Grant Writing Tip #1 – Understanding Funding Announcements
When I was in college, I had a professor who would hand out a syllabus at the beginning of the semester and describe it as a “contract.” The syllabus contained an outline of the semester ahead – what the class could expect of him, what he would expect of us as students, key dates, evaluation criteria, and instructions on when/how to contact him with questions. It was very detailed, and it was very helpful.
Grant funding announcements are like my professor’s agendas. They outline what applicants can expect from the funder, what the funder expects from applicants, key dates, objectives of the grant program, evaluation requirements, contact information for when/how applicants can ask questions, among many other useful items.
They have many names and associated acronyms (NOFO, NOFA, FOA, RFP, etc.), but they all serve the same purpose. They announce the availability of grant dollars, and they detail everything a grant writer needs to know in order to submit a competitive proposal.
My tip for you is to familiarize yourself with funding announcements. Try not to “hunt and peck” your way through a funding announcement. Rather, read it... really read it several times to familiarize yourself with the requirements.
I get it. It’s not fun, and funding announcements are not known for their literary beauty. The writing is usually dry, and it’s hard to justify spending a lot of time reading when you’re on a deadline.
But the familiarity and confidence you gain when you thoroughly understand a funding announcement will save you time, effort, and (most importantly) stress as you prepare a proposal.
Grant Writing Tip #2 – Be a Trapdoor Spider
For this grant writing tip, we turn to the animal kingdom for a lesson on how to “hunt” grant funding.
There are two main hunting methods that correlate to grant seeking: ambush predation and pursuit predation.
Ambush predation is also known as the “lie-in-wait" method, and it is what it sounds like – predators stealthily hiding, waiting for unsuspecting prey to come close enough to ambush.
Pursuit predation includes a predator chasing its prey. Think of a cheetah chasing a gazelle.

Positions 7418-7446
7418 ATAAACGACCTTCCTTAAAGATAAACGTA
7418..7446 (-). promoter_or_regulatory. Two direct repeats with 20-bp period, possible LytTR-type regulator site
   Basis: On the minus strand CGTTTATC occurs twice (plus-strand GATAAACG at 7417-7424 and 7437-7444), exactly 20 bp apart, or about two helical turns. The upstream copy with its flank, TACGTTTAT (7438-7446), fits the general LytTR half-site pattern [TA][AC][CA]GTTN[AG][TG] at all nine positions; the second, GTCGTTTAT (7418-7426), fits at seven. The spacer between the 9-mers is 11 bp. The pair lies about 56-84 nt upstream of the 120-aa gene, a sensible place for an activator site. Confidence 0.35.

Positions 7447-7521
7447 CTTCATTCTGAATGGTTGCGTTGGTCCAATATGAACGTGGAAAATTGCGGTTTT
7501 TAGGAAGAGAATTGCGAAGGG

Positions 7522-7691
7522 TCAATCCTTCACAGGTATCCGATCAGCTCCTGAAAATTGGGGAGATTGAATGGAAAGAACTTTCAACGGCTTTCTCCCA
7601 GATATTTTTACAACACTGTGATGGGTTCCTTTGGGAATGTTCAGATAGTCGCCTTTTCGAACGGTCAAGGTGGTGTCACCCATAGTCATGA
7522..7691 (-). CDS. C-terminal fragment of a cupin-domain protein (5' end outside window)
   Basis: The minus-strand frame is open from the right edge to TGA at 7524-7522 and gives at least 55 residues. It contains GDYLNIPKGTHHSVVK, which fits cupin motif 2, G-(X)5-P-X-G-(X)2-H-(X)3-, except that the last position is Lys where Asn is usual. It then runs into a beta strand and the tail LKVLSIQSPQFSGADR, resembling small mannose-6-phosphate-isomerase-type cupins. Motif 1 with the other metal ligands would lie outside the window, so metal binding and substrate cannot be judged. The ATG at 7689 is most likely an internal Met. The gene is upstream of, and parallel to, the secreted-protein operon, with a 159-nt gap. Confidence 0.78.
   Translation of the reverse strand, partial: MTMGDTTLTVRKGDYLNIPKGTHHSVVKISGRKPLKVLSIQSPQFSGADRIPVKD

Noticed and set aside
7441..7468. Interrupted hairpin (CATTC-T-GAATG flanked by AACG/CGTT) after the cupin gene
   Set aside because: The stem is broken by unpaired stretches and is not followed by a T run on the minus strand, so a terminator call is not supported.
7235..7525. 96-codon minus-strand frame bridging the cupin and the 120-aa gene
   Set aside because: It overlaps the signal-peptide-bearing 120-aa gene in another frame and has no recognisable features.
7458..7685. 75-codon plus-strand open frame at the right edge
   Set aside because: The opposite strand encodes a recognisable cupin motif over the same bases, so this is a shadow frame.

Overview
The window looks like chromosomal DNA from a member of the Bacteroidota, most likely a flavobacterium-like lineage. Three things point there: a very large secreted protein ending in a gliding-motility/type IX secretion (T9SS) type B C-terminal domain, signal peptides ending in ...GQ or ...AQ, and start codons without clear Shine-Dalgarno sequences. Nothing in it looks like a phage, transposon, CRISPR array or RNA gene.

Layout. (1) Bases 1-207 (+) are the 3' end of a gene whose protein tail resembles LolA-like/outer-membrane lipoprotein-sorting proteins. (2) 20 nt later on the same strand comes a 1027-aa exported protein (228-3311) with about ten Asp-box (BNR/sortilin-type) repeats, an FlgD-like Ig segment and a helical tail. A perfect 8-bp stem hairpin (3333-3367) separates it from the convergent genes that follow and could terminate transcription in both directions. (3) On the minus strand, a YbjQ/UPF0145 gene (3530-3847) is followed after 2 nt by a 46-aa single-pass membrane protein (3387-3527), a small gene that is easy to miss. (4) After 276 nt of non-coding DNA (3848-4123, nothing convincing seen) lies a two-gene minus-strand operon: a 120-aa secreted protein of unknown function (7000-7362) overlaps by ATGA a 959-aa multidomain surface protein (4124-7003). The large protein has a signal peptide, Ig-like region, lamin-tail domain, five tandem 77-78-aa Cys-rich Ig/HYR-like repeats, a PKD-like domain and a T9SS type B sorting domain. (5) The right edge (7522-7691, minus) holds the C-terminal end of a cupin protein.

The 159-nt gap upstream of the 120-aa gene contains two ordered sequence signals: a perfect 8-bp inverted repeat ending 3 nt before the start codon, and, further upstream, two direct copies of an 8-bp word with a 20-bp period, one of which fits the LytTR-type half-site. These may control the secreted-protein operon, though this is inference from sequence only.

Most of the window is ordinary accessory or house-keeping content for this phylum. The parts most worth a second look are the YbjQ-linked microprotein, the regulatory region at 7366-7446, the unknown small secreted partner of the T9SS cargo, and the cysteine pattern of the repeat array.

Of course, this is a loose analogy. I want you to see grant funders as helpful partners, not as literal prey. But you get the idea – predators in nature need prey to survive. Non-profits need funding to serve their communities.
My encouragement is for you to incorporate an ambush predation method in your grant seeking. Take the trapdoor spider as a good example. The spider spends its time and energy getting ready for future opportunities. It creates a burrow, builds a cover for the entrance, and senses vibrations of prey as they near the burrow. When prey is close enough, the spider quickly throws off the cover and ambushes.
In grant writing, “building a burrow” looks like gathering documentation and planning a program. If haven't already, gather common documentation required for grant applications: contact information, tax IDs and SAM registration, your organizational history or founder story, organizational budgets, audits, board member information, your service population, etc. Then design your program. Define the need you seek to meet, gather data to illustrate your need, define your goals, determine your evaluation criteria, plan your budget, and plan a plan for sustainability.
Once you have done that prep work, your burrow will be in good order. You will be well-equipped to pounce on an opportunity when it arrives.
Pursuit predation, on the other hand, requires enormous amounts of energy repeatedly – every time a hint of an opportunity comes up. This method might work for a cheetah, but it rarely works for grant writers. Pursuit predation in grant writing – chasing every lead that catches your eye – leads to a low rate of success and a high rate of burnout.
For long-term success, take a lesson from the trapdoor spider. Prepare ahead of time and be ready for opportunities to come your way.